by Joerg Bibow, The Conversation
There’s growing pressure on Germany to spend more to support Europe – and for good reason. But it’s proving to be a hard sell to the country’s leaders.
Germany’s budget is balanced and the government insists that its current policy stance is the best it can do – for itself, the eurozone and the world at large. The government’s mantra is that a balanced budget inspires confidence, which in turn propels growth. That’s not actually happening of course, as is plainly visible for anyone to see, yet the ongoing stagnation and sense of crisis felt across the eurozone have only encouraged the German government to repeat its flawed logic.
The rest of the world is not amused, especially eurozone members that have been at the receiving end of Germany’s economic policy wisdom and have been more actively pushing against its gospel of austerity of late.
For much of the time since the euro was launched in 1999, Germany has depended on foreign purchases of its exports for its own meager growth, particularly when domestic demand stagnated for much of the 2000s, just as it does today. But Europe’s biggest country has not been willing to return the favor, as public and private investment remain severely depressed. Even as the government has just cut its own growth forecast for this year and next, it also signaled its continued stubborn refusal to change course.
A nation of surpluses
That protracted stagnation in domestic demand helped cause Germany to run up huge and persistent current account surpluses, averaging about 7% of GDP since 2006. Germany’s current account surplus, on pace to be the world’s largest for a second year in a row, is significantly bigger than China’s, which has declined sharply as a share of GDP from 10% to 2% since the financial crisis.
Meanwhile Germany’s has gone the other way, and its leaders do not see anything wrong with that. Rather, the government views it as evidence of the country’s sound policies and restored competitiveness. Eurozone partners are invited to follow the German lead. They are told to balance their budget, liberalize their labor markets and improve their own competitiveness.
There is something fundamentally wrong about this prescription. It is actually no surprise that the eurozone remains stuck in crisis today, a crisis that is in some respects worse than the experience of the Great Depression of the 1930s. Unless the rest of the world starts booming soon – and there’s no sign that it will – the situation in the eurozone is more likely to deteriorate further than improve on its own. Germany would do itself a big favor by finally acknowledging that its own model is not working for the eurozone and change track.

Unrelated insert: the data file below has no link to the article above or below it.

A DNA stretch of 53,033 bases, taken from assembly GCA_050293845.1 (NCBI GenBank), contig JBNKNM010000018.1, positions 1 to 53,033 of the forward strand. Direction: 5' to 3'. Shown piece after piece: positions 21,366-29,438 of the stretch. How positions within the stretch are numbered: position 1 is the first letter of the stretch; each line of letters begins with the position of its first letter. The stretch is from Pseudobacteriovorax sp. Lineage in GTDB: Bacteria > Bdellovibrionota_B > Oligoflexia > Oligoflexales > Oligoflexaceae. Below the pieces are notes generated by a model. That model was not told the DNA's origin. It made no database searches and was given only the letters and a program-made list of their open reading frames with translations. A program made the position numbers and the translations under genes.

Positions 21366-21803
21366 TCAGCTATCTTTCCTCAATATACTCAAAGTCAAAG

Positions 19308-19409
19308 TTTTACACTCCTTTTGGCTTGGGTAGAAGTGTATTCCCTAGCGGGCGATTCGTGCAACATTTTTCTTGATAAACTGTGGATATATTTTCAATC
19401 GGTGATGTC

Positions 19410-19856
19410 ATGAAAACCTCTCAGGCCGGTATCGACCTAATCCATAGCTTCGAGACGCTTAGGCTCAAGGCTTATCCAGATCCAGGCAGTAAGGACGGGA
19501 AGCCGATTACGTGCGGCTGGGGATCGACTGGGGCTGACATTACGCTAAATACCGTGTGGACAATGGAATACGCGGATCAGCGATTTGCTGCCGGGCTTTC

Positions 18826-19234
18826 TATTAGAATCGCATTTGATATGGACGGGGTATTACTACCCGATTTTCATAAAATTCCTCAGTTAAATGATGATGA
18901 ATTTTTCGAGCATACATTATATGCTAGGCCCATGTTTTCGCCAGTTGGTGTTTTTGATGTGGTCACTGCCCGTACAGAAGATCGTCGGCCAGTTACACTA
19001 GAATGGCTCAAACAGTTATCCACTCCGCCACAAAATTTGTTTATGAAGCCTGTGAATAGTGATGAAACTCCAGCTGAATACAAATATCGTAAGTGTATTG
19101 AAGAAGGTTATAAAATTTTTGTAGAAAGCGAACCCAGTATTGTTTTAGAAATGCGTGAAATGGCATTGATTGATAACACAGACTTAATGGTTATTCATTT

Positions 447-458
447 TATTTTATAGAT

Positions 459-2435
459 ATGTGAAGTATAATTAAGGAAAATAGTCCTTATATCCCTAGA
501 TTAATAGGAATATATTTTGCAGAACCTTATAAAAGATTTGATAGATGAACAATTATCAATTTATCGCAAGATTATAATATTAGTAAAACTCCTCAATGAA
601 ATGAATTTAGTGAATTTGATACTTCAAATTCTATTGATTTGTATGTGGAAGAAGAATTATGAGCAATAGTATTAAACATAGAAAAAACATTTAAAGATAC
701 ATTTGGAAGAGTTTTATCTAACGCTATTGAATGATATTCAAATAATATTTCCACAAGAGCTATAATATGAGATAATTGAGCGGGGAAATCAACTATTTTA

‘Sick man of the euro’
It may be a good starting point to highlight that Germany’s current account surplus was a key factor in bringing about the euro crisis in the first place.
Basically, a country that runs a current account surplus earns more than it spends and acquires net claims against the rest of the world. A country that runs a current account deficit spends more than it earns and accumulates net debts against the rest of the world. Prior to the crisis the eurozone as a whole had a nearly balanced external position. But internally the eurozone became severely unbalanced as more than two thirds of Germany’s external surplus was balanced by its own eurozone partners. When Germany followed the very same policies it now prescribes to its euro partners, the predictable consequences were just as those witnessed elsewhere today: at the time, Germany was known as the “sick man of the euro”.
But Germany got lucky. As interest rates fell across the eurozone, credit and spending booms were ignited in today’s crisis countries. Their spending fired the German export engine, while German banks were all too happy to refinance loans in Spain and elsewhere. So Spain and the other crisis countries ran up net external debts that reached about 100% of GDP. When crisis struck, private lending froze, leaving the currency union divided into debtors and creditors (mainly Germany), and separated by a severe competitiveness imbalance.
Germany’s painful prescription
This is where Germany’s austerity prescriptions for crisis countries come into play. These countries are lacking the external lifeline – booming exports – that rescued Germany a decade ago. Instead, they are sinking ever deeper into what is known as debt deflation, when their attempts to reduce indebtedness actually raises the real burden of the debt. To restore their competitiveness, they have to engineer a lower rate of inflation than Germany’s, so that their goods are cheaper. That’s tough given German inflation is only 0.8%.
And restoring competitiveness by deflation is especially painful. To actually reduce their indebtedness, the countries need to run current account surpluses and grow their GDP. That requires trade partners who are willing to spend – something that is hard to come by these days.
Certainly Germany is not returning the favor of increased spending that it received during the last decade. Indeed, the German government is adamant about not spending more. The euro crisis has proved too convenient for Germany, providing super-low interest rates and a euro exchange rate that has allowed the country to shift its notorious surpluses elsewhere. But Germany will be the biggest loser if the euro comes apart. Hopefully its leaders will wake up from their austerity-propels-growth dreams before it is too late.
Joerg Bibow does not work for, consult to, own shares in or receive funding from any company or organisation that would benefit from this article, and has no relevant affiliations.
This article was originally published on The Conversation. Read the original article.
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